We leave our peaceful haven travelling through provincial countryside heading for another harbour of Indian comfort. The landscape is mostly flat agriculturally farmed land with low surrounding hills; you will pass patches of ground most beautifully managed and manicured to produce food for the local markets. Amongst the hills we pass Mandu; the earliest reference tells us it was a fortified city as far back as the 6th century BC, but Mandu's golden age was the 15th century. Of course, like any good narrative, it also holds a tale of unconsummated love where a beautiful Rajput princess falls for a prince, but is 'bequeathed' to another. Obviously, the only course of action for the poor girl is to poison herself! C'est la vie. Mandu has many fine ruins and dilapidated buildings to explore. Indeed, Hoshang Shah's tomb was apparently the inspiration for the Taj Mahal; he lies inside the mausoleum along with tombs believed to be those of his wife, three sons and a daughter.
Day 29: Friday 10 October. Maheshwar - Aurangabad (344km - 6:25hours)
From Maheshwar we cross the Narmada River to continue south enjoying the fertile countryside and cross the Satpura Hills where we enter Maharashtra. Coal has long been part of the economy here but more recently cultivation of Jatropha plants to extract oil for biofuel has changed things substantially. The Ellora Caves just outside Aurangabad make a worthwhile stop with some very impressive artwork cut into the caves and guides available to give the story behind this fifth century architecture. Tonight you will enjoy more exquisite comfort at one of Aurangabad's premier establishments.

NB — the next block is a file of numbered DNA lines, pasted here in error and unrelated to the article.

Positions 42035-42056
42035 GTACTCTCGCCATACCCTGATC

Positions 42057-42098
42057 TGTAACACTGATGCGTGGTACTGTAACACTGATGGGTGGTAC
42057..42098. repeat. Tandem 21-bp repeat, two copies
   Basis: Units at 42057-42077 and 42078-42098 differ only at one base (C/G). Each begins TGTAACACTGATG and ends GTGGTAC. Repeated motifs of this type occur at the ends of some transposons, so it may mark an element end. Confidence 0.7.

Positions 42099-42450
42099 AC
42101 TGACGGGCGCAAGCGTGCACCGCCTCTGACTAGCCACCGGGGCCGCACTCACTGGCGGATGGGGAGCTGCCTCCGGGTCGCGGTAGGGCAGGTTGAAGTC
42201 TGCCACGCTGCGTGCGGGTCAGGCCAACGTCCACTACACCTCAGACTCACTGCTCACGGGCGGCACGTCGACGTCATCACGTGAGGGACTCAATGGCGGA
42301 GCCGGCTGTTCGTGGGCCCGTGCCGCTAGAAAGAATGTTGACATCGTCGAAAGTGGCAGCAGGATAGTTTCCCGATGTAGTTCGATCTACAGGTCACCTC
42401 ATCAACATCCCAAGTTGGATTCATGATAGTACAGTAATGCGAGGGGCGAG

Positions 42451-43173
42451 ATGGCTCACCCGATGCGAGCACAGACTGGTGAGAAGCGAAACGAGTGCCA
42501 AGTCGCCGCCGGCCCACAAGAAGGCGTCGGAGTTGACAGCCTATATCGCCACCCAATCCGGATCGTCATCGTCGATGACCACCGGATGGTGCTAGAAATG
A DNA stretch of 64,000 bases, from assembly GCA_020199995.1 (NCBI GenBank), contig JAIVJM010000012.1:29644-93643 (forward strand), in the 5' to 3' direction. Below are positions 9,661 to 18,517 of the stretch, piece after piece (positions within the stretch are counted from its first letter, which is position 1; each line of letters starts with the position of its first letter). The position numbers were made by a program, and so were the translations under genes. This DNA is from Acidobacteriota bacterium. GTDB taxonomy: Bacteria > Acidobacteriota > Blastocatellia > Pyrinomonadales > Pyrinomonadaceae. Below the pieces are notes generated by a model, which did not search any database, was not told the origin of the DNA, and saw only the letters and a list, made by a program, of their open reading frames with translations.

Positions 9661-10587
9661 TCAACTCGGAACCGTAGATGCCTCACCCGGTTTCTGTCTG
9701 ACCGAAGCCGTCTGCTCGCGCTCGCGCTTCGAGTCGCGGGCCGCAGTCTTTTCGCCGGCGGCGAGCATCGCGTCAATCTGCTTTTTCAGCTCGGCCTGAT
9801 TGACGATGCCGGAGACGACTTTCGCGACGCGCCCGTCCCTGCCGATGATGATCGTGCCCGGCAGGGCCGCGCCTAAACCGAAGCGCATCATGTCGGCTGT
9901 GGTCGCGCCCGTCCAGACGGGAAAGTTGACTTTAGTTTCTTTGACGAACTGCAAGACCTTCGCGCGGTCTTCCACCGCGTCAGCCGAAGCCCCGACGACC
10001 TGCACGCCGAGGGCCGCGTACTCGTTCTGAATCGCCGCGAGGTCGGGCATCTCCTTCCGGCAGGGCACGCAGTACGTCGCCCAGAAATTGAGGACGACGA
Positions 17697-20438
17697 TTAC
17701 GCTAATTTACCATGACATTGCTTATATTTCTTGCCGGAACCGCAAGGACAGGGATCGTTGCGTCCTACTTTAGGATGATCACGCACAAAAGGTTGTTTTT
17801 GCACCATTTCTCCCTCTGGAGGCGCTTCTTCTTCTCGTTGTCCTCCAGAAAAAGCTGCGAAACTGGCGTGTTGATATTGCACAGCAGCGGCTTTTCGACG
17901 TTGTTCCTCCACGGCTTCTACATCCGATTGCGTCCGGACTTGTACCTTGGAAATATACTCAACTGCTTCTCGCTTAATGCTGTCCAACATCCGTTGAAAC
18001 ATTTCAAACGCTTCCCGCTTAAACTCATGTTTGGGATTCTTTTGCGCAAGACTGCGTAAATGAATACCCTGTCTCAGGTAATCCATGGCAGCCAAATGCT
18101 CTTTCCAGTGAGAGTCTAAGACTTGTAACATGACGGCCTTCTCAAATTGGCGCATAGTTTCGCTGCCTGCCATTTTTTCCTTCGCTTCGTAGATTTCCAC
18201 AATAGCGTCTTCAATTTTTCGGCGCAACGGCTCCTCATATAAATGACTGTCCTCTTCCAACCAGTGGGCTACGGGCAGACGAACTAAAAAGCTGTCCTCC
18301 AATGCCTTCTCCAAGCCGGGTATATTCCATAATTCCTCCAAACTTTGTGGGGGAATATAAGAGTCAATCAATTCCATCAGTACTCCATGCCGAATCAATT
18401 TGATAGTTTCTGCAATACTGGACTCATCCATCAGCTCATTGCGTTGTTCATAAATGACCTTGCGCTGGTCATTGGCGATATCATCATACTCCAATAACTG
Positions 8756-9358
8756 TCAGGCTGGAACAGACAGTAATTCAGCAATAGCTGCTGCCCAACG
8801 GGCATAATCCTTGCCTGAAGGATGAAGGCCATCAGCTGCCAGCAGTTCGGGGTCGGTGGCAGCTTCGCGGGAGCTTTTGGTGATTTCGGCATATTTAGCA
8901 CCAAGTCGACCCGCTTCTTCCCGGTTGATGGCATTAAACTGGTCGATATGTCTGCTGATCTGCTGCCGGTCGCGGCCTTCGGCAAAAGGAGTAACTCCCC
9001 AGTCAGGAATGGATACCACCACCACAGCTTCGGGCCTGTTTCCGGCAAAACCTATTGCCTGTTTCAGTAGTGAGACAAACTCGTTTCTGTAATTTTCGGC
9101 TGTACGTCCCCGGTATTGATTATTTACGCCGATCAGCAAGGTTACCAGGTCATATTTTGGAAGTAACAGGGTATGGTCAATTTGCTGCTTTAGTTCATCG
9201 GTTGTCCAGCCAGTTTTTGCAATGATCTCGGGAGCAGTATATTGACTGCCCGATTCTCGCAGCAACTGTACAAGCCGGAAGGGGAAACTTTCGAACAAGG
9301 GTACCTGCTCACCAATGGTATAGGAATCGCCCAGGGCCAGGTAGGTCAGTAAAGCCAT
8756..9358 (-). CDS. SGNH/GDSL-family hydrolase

Day 30: Saturday 11 October. Aurangabad - Mumbai (388km - 6:45hours)
The final day of the tour is no time for the late riser with a full day's drive ahead crossing the spectacular Western Ghats to the Malshej Pass; the views down into the valleys are magnificent, the waterfalls too. Harishchandragad is a hill station with evidence of Microlithic man, that is to say man has been here for at least 5,000 years. We descend for a run into the city using the major Expressway; furthermore, on entering the city, we find a brand new elevated motorway taking us within five kilometres of the final flag. Then it's time to put on your 'glad rags' before reminiscing on our adventure and departing to distant shores.
In conclusion: Expect an amazing experience. You must bring a positive attitude, an attitude of going forward because hiccups can and will happen along the way; this is India. So if you thrive on both adventure and challenge, and want to enjoy the most remote and beautiful places in the world, then start planning!